4. 4. works for the majority of its constituents. This is within our grasp, realistically, for the first timeever.But there is a major problem. We have been schooled to be competitive, self-absorbed andfollow precedent as opposed to innovate. Organizations have been structured to be hierarchicaland control both people and their ideas. Governments have been designed to dictate rules andregulations to a mute and muted mass. We are rewarded for individual achievement right fromour first gold star at kindergarten to the dizzying heights of the Nobel Prize, which ignores theinformal networks and shared intelligence that create virtually all creative excellence. Fewrealize that at its heart, all creativity is a form of collaboration, even if we are technically alonewhen we do it!The net result of all this individualism is a panoply of failing businesses, business models,societies and personal lives. Old-fashioned institutions such as General Motor are crumbling inthe face of new business models from far more collaborative, innovative and open firms.Governments are failing to deliver better services even as more are in need of them asemployment opportunities drop and tax revenues with them. And more profoundly, researchshows us that when community ties are weak people within them suffer from more heartattacks, ulcers, depression and low achievement. Our happiness levels plummet as we becomemore atomized.The good news is that all of our problems are in the mind, not in our genes. Startling newevidence from animal and infant behaviour studies, as well as the latest neuroscience, showsthat we do not have to overcome a mythically selfish gene. Nor are we born to follow the rulesand crush our own innovativeness and creativity. In fact, we are hard-wired to be co-operativeand creative. In fact, our ability to innovate together - tools, habitats, civilizations - is what hasdefined our success as a species. So if science has proven we are instinctually co-operative andgenetically innovative - then the only things stopping us from being so again are ourassumptions and habits. That means it’s all in our minds. And thankfully - with retraining,coaching and contextual systems designed to encourage us - these can be changed relativelyquickly. If we don’t make the transformation our organizations are at risk of failure. For theevolutionary Law of Requisite Variety tells us that an organism (or organization) must match thecomplexity of its environment if it wants to survive, let alone thrive. Without the shift in how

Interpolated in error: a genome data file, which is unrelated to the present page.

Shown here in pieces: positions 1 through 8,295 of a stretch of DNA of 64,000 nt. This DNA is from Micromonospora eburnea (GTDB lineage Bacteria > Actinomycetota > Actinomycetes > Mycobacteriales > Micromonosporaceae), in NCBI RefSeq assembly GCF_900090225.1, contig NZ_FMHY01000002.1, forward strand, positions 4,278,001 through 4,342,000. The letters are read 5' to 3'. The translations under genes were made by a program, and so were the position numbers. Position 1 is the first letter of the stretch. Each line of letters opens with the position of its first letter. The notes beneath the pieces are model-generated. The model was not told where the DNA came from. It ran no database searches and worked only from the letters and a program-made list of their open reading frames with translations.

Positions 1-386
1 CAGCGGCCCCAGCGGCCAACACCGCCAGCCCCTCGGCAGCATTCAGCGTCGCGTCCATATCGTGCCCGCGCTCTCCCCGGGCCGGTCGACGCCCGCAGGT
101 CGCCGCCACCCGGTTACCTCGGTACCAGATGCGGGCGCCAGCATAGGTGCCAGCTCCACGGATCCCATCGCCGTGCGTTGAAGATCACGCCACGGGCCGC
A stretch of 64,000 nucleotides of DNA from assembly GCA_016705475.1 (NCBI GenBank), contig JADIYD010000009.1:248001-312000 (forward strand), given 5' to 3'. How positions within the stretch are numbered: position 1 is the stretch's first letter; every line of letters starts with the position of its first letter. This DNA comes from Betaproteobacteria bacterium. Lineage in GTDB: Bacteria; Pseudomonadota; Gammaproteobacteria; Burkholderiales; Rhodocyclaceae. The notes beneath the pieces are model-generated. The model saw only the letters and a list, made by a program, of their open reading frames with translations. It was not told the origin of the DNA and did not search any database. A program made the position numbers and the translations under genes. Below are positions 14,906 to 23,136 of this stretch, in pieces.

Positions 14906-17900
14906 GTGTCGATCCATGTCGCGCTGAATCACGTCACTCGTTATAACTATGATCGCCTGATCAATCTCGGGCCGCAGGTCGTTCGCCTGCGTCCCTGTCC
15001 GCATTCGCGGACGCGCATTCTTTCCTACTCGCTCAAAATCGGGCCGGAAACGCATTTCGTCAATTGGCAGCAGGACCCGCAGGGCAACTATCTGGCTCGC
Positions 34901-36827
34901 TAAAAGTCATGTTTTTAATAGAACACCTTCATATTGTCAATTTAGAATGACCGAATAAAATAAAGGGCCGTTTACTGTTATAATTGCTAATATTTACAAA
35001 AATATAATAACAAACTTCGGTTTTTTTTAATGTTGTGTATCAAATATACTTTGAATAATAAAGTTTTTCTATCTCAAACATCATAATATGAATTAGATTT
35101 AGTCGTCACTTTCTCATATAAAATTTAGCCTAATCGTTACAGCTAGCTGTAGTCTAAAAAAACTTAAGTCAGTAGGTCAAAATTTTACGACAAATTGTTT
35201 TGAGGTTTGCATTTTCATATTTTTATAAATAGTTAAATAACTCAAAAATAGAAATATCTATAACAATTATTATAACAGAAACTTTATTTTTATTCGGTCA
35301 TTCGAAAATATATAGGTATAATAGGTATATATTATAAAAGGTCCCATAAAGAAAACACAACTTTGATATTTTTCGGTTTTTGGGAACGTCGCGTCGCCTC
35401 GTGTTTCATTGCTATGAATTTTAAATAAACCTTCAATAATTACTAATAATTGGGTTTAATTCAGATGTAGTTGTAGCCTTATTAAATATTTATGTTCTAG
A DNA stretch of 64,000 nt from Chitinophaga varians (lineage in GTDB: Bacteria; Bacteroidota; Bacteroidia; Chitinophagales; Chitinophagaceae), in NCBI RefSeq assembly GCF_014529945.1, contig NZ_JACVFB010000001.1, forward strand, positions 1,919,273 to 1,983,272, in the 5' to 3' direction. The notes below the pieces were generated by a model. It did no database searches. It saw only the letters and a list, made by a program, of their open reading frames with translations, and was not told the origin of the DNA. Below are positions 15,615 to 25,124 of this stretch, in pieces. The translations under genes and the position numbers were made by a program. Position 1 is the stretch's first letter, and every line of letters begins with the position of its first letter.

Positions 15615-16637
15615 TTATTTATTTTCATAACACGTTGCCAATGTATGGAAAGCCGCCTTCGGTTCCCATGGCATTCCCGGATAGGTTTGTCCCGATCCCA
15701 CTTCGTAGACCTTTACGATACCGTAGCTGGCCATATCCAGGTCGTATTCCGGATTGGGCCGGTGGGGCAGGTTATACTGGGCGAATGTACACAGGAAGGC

5. 5. each one of us thinks, and how our organizations operate, we are likely to miss out on thepromises that the networked world offer us all.The wikis and wifis, tweets and crowd-sourcing tales that are springing up all over the planet areinviting us, urging us, to make this shift to ‘think digital’ now. The well-documented rewards ofoutcomes derived from social networks and open innovation tell us that fortune follows the boldleaders who redesign their organizations to open up and support innovation within and betweentheir silos. The technology can only take us so far. Unless we catch up psychologically andphilosophically with what our technology makes possible, we will fail to seize this once-in-a-generation opportunity to co-create organizations and communities that are based uponinterconnection and interdependence, not power and exploitation.Historians and archaeologists tell us that there are absolutely no precedents in history for thiscollaborative stage of our social evolution. There are no lessons from the past about how tomanage a global water shortage; how to provide 1 billion Chinese with healthcare; how to shift aglobal financial system towards responsibility; or how to repeatedly orchestrate double-digitgrowth within an enterprise structured in a panoply of silos and fiefdoms grappling with ever-more connected consumers and citizens. So we must invent new ways to innovatecollaboratively and effectively if we want to flourish.For those that rise to this challenge, co-creativity - whether online or offline, in organizations orbetween them – will provide them with the greatest, most powerful opportunity to develop theircapacity to thrive no matter what the world, the geopolitical reality and the markets throw atthem. As we enter this new era we must realize that the only way to achieve our boldest ideasand our deepest aspirations is to work with others, as equals, as co-creators in environmentswhere innovation is valued and collaboration rewarded.